Google has increased the length of mobile titles from about 55-60 characters to 78 characters. So now the titles on mobile search have 7-8 characters more than the desktop titles.
The same goes for the meta descriptions. Mobile has less room for meta descriptions than a desktop site, with a maximum of 120 characters.
Let’s take a look at an example from the mobile search results.
Comparing it to the titles and meta descriptions on desktop:
With these changes that we noticed on mobile search results, we think that it may be worth it to optimize your title tags for mobile if you have more visitors from mobile than desktop.
It is definitely interesting seeing Google adding the extra characters to both titles and meta descriptions in the desktop and mobile searches. But the decision on whether to increase the titles and meta descriptions length is still up to you.
Here’s a quick recap of the perfect title and meta description length for your web pages:
These new changes may not be a bad thing, especially for those who were struggling within the title constraints. Furthermore, more characters equal to more semantic keywords that we can include in our titles and meta descriptions for it to be displayed in Google search results.
Because if you haven’t already, you should use semantic keywords in your meta descriptions to help Google know what your content is about.
After all, Google is now looking at understanding the total context rather than the keyword density. If everything is done right, you’ll see yourself at the top of the ranks!
Once again, while we strongly recommend adding in your primary and related keywords to your title and meta descriptions, do avoid spamming keywords and overusing them to prevent Google’s penalty.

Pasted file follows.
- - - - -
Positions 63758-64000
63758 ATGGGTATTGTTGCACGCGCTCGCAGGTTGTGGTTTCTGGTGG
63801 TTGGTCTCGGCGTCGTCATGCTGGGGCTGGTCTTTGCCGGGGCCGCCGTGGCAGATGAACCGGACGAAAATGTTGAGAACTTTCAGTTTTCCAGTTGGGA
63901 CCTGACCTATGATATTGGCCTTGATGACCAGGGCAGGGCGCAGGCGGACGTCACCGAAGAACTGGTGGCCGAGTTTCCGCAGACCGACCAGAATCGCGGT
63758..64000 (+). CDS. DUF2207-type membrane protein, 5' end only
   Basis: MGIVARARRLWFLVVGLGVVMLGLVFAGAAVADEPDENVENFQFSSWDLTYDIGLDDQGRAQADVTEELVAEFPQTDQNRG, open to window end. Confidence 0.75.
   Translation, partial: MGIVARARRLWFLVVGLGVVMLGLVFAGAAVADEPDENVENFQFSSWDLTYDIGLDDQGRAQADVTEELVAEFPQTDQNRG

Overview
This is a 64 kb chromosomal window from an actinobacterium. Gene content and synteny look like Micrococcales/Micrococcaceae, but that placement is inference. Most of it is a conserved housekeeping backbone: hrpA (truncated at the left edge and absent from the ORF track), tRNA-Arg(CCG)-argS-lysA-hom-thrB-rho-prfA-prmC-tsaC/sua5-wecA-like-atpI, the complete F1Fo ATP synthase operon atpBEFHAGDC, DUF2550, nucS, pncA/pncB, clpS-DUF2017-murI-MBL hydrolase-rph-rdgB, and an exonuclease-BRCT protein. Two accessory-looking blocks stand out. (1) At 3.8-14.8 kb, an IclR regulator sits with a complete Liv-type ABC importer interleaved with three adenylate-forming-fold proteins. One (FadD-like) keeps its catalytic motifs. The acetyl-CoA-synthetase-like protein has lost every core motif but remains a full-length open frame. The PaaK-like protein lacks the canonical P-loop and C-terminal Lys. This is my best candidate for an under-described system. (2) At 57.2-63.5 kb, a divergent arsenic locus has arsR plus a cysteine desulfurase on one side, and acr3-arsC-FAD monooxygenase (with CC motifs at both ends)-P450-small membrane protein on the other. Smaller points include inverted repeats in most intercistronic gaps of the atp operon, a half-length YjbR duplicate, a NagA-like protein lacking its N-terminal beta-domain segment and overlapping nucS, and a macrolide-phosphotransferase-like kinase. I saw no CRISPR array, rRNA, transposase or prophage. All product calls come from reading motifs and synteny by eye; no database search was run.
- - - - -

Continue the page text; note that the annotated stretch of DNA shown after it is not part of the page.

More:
Taking this opportunity, we’d like to recommend a keyword research tool that helps you find your best semantic keywords. It’s called BiQ SEO Suite
When it comes to identifying the keywords to optimize your title and meta description, you can find everything you need using BiQ’s Keyword Intelligence.
You can easily get access to the much-needed keyword data like the total related keywords, search trend, volume, and search intent to identify the most profitable related keywords to include them in your meta description.
An extra tip when writing your meta description is also to include popular questions as the first line in your description because not only are they relatable but often questions are easy to pique at our curiosity which most likely drives us to click. (You can find them on the same module too!)
Also, it’s important to note that making an edit to your title and meta description is a double-edged sword!
Though editing your meta description can result in an amazing 286% increase in traffic, it can also cause suffering in website traffic when you fall out of certain keywords.
That’s why once you have edited your title and meta description, it’s very important to keep track of your ROI.
Use BiQ’s Rank Tracking feature and start tracking the movements of your content across the SERP.
Voila, everything was done on a single platform. Of course, these are just the tip of the iceberg. Sign up for a BiQ free tier account and ALL the features it has to offer.
Also, check out this meta description of best practices written by the BiQ team that will show you through the whole process using their tool.
Keep your title length around 60 characters.
For your meta description length, keep it around 160 characters.
Although title tags and meta descriptions don’t count as a ranking factor, CTR is. Optimizing your title and description to increase your CTR is crucial for your ranking. If you prefer to write a unique title in a short time, you can use a title generator like Blog Title Generator to help you.
This post was originally written by Joanne and published on April 13, 2016. It was most recently updated by Claire on Dec 28, 2021
Updated: 21 March 2023